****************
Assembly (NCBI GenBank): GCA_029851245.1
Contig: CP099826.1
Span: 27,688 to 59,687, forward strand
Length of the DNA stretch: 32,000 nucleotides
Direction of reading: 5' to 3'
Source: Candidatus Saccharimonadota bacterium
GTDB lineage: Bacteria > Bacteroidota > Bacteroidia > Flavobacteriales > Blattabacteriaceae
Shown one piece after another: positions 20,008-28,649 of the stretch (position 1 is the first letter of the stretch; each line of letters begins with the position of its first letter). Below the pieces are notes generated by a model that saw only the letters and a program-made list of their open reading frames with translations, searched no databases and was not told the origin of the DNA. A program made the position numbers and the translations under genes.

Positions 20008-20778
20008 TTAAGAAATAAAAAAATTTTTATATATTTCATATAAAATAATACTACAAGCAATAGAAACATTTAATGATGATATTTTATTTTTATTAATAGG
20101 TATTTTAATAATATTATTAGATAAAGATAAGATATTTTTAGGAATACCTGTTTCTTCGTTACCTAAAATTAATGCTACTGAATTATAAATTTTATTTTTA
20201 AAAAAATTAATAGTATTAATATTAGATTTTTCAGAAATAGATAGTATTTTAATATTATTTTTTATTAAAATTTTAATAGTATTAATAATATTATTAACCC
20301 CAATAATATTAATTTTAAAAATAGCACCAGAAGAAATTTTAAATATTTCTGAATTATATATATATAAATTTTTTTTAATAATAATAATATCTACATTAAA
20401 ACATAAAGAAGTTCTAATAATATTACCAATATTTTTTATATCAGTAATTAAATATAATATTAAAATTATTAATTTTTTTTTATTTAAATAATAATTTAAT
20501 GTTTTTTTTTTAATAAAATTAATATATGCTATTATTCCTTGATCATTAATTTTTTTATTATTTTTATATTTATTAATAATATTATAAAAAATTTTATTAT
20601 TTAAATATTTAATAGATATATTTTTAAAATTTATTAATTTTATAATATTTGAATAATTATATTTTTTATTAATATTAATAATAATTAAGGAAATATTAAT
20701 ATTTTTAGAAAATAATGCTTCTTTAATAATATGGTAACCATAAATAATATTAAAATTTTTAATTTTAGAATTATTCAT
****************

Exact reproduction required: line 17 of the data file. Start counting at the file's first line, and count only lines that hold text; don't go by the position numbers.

20701 ATTTTTAGAAAATAATGCTTCTTTAATAATATGGTAACCATAAATAATATTAAAATTTTTAATTTTAGAATTATTCAT